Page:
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Saturday, October 21, 2017


My Day at Camp: Sweet Basil Cooking School

Evelyn, Ava and Saraya display the parmesan roasted tomatoes. Photos by Holly Reid.

Writer Evelyn Hendrix, Ava and Saraya display Parmesan roasted tomatoes.
Photos by Holly Reid.

Summer camp often involves roasting marshmallows over an open flame. I vividly recall heavy Dutch ovens, hot coals and brushes with death. But on this summer afternoon, my day at camp leaves those memories in the dust—literally.

At Sweet Basil Gourmetware and Cooking School in Scottsdale, kids and teenagers learn that an open flame is far more useful for roasting red peppers for an herbed omelet panini with spinach and feta cheese. There is no dust in these tasty dishes and the “campsite” is a modern, fully furnished kitchen with running water and air-conditioning.

For the past 17 years, owner Martie Sullivan has welcomed youngsters into her gourmet store to learn more about delicious ingredients and mouth-watering fare. In weeklong classes, teenagers create cuisine with exotic names. Pork souvlaki, fig crostada and baba ganoush are on the Mediterranean menu. South of the border fare includes pineapple pico de gallo, red chile beef fajitas and sopapillas with strawberry sauce.

Spinach is sauted for roasted sweet potato Panini with cranberry aioli. Students are stationed around the kitchen, preparing their gourmet cuisine.

A culinary student sautes spinach for roasted sweet potato Panini with cranberry aioli.
Thomas (15), center, slices lemons for the nicoise salad while his friends watch.

As a teenager, I entered the kitchen long enough to slap mustard on a sandwich. I had no interest in using baking soda for anything other than exploding volcanoes. But today’s kids are much more kitchen savvy and health conscious than their parents. In fact, it’s actually cool to cook.

Chef Eric Naddy, of Chandler, has spent the last few years teaching kids at Sweet Basil’s summer camps. They truly look up to him. He enjoys it and relates to the younger crowd because “I really am just a big kid.” Seriously. He is six feet, seven inches tall.

Naddy is an award-winning chef and co-owner of a Valley catering company. He is quick to share his culinary wisdom with his young students.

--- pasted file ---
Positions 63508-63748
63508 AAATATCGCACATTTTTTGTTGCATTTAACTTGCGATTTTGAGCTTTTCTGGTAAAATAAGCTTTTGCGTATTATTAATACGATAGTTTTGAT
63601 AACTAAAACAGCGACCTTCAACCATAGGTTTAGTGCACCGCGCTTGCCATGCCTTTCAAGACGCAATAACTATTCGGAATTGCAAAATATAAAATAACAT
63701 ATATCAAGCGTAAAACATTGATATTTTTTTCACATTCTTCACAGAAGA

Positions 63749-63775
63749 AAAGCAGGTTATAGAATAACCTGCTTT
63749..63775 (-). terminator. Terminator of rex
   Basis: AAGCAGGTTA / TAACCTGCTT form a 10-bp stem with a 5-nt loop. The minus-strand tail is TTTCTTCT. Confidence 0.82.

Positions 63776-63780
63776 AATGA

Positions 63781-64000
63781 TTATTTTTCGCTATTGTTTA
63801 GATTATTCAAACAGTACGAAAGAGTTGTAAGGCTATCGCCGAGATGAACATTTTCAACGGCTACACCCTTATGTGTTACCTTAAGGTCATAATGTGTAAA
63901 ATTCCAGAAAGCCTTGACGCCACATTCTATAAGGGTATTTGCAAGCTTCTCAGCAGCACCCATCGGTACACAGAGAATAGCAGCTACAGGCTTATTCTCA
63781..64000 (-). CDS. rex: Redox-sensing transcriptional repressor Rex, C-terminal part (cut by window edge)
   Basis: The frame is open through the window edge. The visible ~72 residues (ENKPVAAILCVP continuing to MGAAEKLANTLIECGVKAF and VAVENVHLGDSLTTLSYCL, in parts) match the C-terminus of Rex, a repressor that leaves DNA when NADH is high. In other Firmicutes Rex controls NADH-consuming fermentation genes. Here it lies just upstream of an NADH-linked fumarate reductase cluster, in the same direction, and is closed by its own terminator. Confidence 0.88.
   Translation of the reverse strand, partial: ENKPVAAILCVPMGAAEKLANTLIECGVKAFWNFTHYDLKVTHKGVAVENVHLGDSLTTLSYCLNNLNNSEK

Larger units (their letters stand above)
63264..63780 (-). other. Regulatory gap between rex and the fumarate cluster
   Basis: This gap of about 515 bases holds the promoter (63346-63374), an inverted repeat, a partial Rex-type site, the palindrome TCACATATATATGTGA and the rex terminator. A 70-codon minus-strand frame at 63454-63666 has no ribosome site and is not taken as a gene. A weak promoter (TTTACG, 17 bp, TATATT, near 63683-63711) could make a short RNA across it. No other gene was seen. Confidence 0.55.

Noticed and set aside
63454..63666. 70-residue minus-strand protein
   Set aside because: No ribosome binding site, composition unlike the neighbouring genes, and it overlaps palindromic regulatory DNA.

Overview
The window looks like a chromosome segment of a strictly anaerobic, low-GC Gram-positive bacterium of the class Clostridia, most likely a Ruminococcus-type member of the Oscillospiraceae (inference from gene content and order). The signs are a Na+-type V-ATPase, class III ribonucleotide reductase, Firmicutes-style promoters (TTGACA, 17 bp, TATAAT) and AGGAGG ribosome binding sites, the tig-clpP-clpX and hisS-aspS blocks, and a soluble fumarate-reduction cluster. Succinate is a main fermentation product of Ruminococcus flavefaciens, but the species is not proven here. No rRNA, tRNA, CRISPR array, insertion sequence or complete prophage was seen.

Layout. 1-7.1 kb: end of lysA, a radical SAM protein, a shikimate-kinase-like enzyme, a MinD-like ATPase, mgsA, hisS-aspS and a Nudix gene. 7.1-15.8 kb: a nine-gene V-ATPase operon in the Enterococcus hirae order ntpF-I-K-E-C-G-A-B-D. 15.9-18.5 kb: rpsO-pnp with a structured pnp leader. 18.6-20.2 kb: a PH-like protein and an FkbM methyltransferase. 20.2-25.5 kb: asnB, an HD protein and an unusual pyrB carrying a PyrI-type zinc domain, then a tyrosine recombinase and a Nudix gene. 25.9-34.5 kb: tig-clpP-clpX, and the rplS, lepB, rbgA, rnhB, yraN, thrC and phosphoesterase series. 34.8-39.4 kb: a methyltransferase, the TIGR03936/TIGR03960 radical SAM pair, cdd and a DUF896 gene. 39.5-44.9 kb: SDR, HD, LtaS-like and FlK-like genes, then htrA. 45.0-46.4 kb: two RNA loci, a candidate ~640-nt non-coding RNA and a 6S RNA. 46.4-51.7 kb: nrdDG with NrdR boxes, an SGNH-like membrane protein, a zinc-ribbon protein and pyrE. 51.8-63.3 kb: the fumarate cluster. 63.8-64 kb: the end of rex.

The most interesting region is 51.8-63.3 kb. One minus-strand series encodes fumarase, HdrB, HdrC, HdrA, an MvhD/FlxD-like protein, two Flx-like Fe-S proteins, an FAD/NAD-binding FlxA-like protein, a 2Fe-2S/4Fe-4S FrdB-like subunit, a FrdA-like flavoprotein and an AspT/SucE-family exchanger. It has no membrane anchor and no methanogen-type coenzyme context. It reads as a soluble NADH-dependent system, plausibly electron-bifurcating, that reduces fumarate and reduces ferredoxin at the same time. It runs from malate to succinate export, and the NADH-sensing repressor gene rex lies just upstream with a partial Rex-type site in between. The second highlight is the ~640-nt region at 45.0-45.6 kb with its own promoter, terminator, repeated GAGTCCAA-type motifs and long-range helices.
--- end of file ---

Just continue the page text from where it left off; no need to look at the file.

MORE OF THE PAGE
“The more stinky the cheese, the more flavor it has!” he cries. He insists that cooking cannot begin until all the ingredients are prepared and ready. This is a great lesson for me, since I normally retrieve items from the fridge as I cook. Being prepared is not my forte.

Students are stationed around the kitchen, preparing their gourmet cuisine. Jackson (13), separates eggs like a pro.

Left: Students are stationed around the kitchen, preparing their gourmet cuisine.
Right: Jackson (13) separates eggs like a pro.

As I help scoop out a tomato, I see that it is clear these kids enjoy cooking. They list a few of their favorite television shows: “Iron Chef,” “Cutthroat Kitchen,” “Chopped.” Thanks to Food Network, today’s kids are feeding (excuse the pun) their cooking passions. They know how to choose fresh ingredients. They learn the difference between yams and sweet potatoes.

Perhaps if Sweet Basil and Food Network had been around when I was a teen, I would have roasted red peppers instead of marshmallows over an open flame.

Panini, anyone?

Learn more at the Sweet Basil Gourmetware and Cooking School website. There are separate classes for ages 8-12 and ages 13-17 through July, as well as adult classes. Children’s classes are also offered periodically throughout the year, including Scary Foods at Halloween, Mom and Me Tea and more.

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Evelyn Hendrix

Evelyn Hendrix is a Gilbert freelance writer and mother of five.

Copyrighted material. All rights reserved. This content may not be published, rewritten, broadcast or redistributed without permission of the publisher.

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